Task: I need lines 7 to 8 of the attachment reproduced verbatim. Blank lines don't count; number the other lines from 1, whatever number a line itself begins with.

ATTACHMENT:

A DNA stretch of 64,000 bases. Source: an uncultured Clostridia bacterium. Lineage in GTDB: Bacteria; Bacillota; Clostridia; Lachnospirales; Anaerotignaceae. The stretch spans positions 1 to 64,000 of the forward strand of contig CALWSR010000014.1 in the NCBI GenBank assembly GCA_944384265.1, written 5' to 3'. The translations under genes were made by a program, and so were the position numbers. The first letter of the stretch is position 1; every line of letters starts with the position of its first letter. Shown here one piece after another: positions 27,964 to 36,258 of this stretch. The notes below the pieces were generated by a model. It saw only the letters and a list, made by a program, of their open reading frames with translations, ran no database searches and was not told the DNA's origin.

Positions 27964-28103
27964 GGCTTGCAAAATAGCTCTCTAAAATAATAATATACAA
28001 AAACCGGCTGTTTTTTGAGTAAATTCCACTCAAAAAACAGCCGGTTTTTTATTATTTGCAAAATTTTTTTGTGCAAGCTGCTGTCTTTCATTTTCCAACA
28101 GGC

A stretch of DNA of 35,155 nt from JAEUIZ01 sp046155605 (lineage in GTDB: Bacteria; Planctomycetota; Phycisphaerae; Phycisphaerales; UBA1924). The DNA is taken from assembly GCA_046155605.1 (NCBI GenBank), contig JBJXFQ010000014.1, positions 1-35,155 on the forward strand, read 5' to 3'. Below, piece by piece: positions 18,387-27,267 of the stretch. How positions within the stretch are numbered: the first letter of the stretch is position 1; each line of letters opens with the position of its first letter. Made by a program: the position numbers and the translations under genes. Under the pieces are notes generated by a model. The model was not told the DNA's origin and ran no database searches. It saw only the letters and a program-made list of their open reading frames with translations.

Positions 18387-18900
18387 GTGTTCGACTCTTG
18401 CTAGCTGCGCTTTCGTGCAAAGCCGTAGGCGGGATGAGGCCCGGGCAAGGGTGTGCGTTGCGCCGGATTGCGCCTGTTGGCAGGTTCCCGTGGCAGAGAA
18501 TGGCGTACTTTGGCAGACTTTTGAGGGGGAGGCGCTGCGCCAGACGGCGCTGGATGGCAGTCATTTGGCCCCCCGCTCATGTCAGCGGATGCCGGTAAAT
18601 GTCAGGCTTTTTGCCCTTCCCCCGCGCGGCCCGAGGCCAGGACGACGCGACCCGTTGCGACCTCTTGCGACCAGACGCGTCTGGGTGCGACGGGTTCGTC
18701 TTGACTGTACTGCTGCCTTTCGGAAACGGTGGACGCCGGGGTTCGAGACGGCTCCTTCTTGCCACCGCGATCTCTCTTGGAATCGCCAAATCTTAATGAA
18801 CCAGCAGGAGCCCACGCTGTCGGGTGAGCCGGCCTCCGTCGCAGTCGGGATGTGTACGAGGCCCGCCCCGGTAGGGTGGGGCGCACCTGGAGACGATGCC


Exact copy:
Positions 18387-18900
18387 GTGTTCGACTCTTG